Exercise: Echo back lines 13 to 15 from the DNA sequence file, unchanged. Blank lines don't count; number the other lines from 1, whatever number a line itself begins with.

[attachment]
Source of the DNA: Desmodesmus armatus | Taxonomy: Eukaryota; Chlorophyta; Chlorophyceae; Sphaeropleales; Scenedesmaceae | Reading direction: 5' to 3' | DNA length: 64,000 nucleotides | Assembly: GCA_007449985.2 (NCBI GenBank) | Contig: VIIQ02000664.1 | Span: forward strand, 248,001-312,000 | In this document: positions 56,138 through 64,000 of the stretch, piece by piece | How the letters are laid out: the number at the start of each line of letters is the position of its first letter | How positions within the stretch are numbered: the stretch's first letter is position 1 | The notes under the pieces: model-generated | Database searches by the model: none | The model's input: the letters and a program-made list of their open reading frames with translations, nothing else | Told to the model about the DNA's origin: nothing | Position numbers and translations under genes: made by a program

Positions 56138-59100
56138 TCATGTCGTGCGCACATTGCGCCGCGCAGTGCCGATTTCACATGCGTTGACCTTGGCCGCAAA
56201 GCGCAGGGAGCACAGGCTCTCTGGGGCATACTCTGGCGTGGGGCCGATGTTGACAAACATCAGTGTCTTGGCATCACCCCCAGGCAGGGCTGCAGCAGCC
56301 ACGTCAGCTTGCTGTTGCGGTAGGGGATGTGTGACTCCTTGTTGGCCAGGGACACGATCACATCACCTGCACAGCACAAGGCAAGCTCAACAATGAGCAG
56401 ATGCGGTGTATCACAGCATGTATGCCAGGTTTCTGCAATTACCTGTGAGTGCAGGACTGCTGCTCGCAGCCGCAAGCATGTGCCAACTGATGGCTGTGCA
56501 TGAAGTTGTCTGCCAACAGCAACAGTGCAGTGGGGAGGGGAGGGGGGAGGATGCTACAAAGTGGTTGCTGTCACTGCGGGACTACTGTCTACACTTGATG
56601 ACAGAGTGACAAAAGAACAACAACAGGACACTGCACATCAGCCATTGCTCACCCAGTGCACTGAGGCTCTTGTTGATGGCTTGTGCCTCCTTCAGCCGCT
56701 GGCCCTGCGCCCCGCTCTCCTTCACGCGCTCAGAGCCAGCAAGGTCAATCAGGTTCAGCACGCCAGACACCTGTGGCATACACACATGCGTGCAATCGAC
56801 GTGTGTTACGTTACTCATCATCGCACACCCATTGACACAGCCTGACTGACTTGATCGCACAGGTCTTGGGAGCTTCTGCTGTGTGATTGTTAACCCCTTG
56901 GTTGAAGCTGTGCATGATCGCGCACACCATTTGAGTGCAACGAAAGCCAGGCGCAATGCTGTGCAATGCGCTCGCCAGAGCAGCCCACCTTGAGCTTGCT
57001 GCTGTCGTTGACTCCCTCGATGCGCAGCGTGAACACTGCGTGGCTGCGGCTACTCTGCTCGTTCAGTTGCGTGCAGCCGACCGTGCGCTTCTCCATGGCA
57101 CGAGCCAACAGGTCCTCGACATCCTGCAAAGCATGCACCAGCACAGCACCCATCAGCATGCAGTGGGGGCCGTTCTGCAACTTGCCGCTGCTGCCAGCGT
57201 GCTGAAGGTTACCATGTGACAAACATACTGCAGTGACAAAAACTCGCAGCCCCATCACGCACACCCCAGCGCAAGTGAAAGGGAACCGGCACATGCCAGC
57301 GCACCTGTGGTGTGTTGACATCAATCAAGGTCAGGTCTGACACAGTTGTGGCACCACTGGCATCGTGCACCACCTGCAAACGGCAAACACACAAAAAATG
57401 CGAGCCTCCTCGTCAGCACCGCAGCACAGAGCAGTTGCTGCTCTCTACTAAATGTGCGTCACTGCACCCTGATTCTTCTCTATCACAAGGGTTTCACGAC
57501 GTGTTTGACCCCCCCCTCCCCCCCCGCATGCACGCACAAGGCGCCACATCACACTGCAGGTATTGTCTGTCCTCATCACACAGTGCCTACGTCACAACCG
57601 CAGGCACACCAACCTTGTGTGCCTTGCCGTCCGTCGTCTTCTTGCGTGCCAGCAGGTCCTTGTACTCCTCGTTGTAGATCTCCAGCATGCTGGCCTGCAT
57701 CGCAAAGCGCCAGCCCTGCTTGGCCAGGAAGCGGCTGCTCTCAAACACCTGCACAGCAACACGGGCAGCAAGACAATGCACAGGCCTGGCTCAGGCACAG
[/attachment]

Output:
57101 CGAGCCAACAGGTCCTCGACATCCTGCAAAGCATGCACCAGCACAGCACCCATCAGCATGCAGTGGGGGCCGTTCTGCAACTTGCCGCTGCTGCCAGCGT
57201 GCTGAAGGTTACCATGTGACAAACATACTGCAGTGACAAAAACTCGCAGCCCCATCACGCACACCCCAGCGCAAGTGAAAGGGAACCGGCACATGCCAGC
57301 GCACCTGTGGTGTGTTGACATCAATCAAGGTCAGGTCTGACACAGTTGTGGCACCACTGGCATCGTGCACCACCTGCAAACGGCAAACACACAAAAAATG